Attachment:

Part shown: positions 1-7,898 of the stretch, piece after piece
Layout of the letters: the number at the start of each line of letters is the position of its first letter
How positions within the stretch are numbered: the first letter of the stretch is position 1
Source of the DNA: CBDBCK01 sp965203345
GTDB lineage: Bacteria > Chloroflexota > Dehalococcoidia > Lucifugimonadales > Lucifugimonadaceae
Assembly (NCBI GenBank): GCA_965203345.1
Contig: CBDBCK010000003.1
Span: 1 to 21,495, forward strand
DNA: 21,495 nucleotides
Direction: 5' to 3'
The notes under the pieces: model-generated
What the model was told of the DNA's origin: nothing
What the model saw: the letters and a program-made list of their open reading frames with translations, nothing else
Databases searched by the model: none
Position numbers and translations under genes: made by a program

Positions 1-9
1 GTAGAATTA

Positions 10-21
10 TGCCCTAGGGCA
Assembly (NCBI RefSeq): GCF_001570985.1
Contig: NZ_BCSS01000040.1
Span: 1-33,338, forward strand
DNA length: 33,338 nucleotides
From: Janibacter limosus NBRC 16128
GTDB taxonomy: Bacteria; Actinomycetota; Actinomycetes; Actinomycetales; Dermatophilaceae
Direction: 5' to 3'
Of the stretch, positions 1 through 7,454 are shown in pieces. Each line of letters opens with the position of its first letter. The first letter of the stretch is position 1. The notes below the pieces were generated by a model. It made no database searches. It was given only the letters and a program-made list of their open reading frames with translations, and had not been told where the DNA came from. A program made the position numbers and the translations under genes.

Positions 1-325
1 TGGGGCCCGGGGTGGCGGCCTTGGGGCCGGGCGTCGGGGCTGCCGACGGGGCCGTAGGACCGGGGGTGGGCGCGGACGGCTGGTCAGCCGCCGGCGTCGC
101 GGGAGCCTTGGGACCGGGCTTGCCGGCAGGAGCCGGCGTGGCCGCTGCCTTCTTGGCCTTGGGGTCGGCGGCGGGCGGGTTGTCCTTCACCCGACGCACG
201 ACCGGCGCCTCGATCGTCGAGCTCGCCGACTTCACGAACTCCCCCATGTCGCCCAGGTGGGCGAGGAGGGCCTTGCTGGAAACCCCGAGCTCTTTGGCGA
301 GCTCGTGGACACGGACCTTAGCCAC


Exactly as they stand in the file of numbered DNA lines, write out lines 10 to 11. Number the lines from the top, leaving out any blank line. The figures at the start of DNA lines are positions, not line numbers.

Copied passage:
Direction: 5' to 3'
The notes under the pieces: model-generated